Filtering: An Approach to Generating the Information Base for Collective Choice
Nonmarket resource allocation decisions require some means for generating information on relevant preferences. This is part of the role of a collective choice process. Implicit in the optimization techniques central to MS/OR is the assumption that makes collective choice equivalent to the optimization of a social preference function. This paper proposes an alternative approach to collective choice, called "filtering," and compares it with the general optimization approach. Though not foreclosing the use of optimization techniques, filtering represents a fundamental departure from the perspective on collective choice implicit in these techniques. The fundamental advantage of filtering is that it increases the likelihood of collective agreement on specific plans, while minimizing the strategic use of misinformation. The general logic of filtering may be implemented via a variety of interactive methods. The information generated can contribute to more stable and implementable plans. Filtering responds to a societal context characterized more by diversity of interests than uniformity, and as much concerned with the possible adverse consequences of plans proposed by "experts" as with their promised benefits. The more modest objective of collective choice supported by filtering is to identify collectively acceptable plans for interdependent social groups whose goals and preferences may not be fully known. This supports the need for participation by relevant interests in the planning process. In general, filtering provides a framework for "joint charting" of the future collaboratively, by aiming at the evolution of a "reasonable consensus" from a base of what may appear initially to be "unreasonable vetoes."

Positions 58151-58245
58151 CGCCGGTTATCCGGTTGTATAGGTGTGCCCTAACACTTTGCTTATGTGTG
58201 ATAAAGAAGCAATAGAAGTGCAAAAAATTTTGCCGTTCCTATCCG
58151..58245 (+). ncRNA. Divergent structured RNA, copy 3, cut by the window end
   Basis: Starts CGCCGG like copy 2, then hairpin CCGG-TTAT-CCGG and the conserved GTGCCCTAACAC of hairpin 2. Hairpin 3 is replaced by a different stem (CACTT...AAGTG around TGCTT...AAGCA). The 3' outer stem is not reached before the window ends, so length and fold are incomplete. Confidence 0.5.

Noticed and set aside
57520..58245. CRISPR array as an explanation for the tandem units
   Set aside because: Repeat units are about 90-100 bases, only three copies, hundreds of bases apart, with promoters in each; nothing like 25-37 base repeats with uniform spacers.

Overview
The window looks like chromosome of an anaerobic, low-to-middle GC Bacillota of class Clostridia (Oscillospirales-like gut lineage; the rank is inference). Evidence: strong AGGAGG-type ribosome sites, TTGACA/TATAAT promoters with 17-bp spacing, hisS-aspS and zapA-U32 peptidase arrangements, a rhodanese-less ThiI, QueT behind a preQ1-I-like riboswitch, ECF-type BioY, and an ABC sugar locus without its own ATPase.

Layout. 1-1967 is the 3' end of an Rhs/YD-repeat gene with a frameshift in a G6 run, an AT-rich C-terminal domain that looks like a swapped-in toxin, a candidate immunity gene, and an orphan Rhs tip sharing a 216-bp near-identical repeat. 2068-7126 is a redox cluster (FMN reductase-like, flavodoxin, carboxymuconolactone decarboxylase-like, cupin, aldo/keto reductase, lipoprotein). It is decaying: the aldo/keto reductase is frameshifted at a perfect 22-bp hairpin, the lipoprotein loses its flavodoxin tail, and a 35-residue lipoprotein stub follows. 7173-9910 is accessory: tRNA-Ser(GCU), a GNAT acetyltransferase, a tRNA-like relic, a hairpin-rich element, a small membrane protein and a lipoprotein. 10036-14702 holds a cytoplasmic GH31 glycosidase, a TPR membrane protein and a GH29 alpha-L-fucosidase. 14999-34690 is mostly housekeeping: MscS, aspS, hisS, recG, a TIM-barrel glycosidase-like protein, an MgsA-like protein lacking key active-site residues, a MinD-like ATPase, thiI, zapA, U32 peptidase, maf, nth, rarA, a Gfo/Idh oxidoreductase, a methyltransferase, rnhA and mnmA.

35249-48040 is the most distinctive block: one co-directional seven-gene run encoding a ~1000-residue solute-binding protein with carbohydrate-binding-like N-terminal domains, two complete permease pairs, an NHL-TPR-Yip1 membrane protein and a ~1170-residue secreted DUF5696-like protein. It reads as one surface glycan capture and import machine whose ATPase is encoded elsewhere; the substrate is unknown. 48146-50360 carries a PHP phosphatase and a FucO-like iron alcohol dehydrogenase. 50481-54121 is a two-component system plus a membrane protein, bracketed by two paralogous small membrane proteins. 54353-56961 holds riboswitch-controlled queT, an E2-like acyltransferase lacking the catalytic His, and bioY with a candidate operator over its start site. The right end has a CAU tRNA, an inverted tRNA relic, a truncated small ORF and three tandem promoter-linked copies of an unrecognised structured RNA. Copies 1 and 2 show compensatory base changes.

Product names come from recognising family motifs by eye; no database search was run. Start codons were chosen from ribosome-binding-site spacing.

Volume (Year): 29 (1983)
Issue (Month): 4 (April)
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